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The Runtastic Moment is a simple smartwatch for fitness fans

Runtastic Moment
The Runtastic Moment watches
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Whether you're after a smartwatch or a more basic fitness tracker, the number of devices you have to choose from just keeps growing. The Adidas-owned Runtastic is the latest to push out a watch-cum-tracker, with its sporty-looking Moment.

Runtastic is perhaps better known for its fitness apps rather than its hardware, but the company already had a number of basic trackers on the market. This is the first device to add a watch face to the mix.

As well as telling you the time, the Moment measures steps taken, distance travelled, minutes active, calories burned and sleep time. You can set up personalised goals through the accompanying app and it will also buzz if you've been sat still for too long.

Not-so-smart watch

The watch element is fairly straightforward though: there's no touchscreen and you don't get any notifications from your smartphone on it. That puts it alongside something like the Withings Activité rather than the high-end smartwatches like the Apple Watch.

Of course one of the key advantages of that approach is it uses a conventional watch battery - you're going to get six months of use from it before the battery needs replacing, which sounds a better deal than having to charge it every night.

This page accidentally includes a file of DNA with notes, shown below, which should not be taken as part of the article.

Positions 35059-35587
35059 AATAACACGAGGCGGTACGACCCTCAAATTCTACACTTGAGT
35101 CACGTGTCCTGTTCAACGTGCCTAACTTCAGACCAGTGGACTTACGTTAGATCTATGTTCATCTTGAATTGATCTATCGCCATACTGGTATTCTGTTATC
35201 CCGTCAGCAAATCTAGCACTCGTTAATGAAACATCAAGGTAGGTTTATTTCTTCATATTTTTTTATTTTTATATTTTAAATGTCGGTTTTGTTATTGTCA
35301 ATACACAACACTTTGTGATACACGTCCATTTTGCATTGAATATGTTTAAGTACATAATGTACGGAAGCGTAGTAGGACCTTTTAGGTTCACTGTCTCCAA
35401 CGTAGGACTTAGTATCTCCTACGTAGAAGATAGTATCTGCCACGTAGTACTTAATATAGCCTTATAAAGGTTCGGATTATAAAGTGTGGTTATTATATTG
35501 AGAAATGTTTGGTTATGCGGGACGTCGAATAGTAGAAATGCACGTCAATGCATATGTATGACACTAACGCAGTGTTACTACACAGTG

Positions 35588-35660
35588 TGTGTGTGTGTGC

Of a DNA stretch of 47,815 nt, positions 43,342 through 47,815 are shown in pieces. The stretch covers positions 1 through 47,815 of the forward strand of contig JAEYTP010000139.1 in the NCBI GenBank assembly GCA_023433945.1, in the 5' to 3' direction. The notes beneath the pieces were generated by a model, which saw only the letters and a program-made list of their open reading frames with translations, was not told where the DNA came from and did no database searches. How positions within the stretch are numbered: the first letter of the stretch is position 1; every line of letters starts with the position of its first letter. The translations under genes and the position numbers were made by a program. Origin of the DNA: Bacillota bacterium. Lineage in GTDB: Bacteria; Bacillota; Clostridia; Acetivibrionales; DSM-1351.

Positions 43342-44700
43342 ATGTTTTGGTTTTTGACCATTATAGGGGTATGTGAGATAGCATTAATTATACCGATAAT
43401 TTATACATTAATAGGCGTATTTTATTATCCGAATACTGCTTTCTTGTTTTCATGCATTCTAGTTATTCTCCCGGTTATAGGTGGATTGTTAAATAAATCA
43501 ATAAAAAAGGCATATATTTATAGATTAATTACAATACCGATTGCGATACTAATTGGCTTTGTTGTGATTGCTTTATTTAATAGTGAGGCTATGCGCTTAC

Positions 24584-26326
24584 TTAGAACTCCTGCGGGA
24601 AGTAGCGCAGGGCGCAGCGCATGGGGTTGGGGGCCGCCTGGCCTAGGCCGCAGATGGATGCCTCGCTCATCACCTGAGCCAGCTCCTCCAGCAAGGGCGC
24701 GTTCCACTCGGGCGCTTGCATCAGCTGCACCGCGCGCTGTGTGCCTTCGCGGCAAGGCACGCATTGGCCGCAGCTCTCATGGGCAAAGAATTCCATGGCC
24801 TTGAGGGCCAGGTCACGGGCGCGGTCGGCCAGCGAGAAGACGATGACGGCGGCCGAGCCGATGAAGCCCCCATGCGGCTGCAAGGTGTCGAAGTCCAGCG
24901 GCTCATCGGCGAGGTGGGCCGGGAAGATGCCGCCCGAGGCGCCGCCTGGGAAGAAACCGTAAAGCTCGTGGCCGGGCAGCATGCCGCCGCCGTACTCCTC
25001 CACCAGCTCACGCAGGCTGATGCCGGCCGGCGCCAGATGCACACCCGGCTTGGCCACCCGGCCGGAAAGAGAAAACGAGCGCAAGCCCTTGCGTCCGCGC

The wearable is waterproof to 100 metres (or 300 feet) and can store up to a week's worth of data without syncing. There are three models to choose from in a variety of colours and materials, and prices start from US$129.99 (roughly £85 or AUS$190, though we're still waiting for confirmation of international pricing).

David Nield
David Nield

Dave is a freelance tech journalist who has been writing about gadgets, apps and the web for more than two decades. Based out of Stockport, England, on TechRadar you'll find him covering news, features and reviews, particularly for phones, tablets and wearables. Working to ensure our breaking news coverage is the best in the business over weekends, David also has bylines at Gizmodo, T3, PopSci and a few other places besides, as well as being many years editing the likes of PC Explorer and The Hardware Handbook.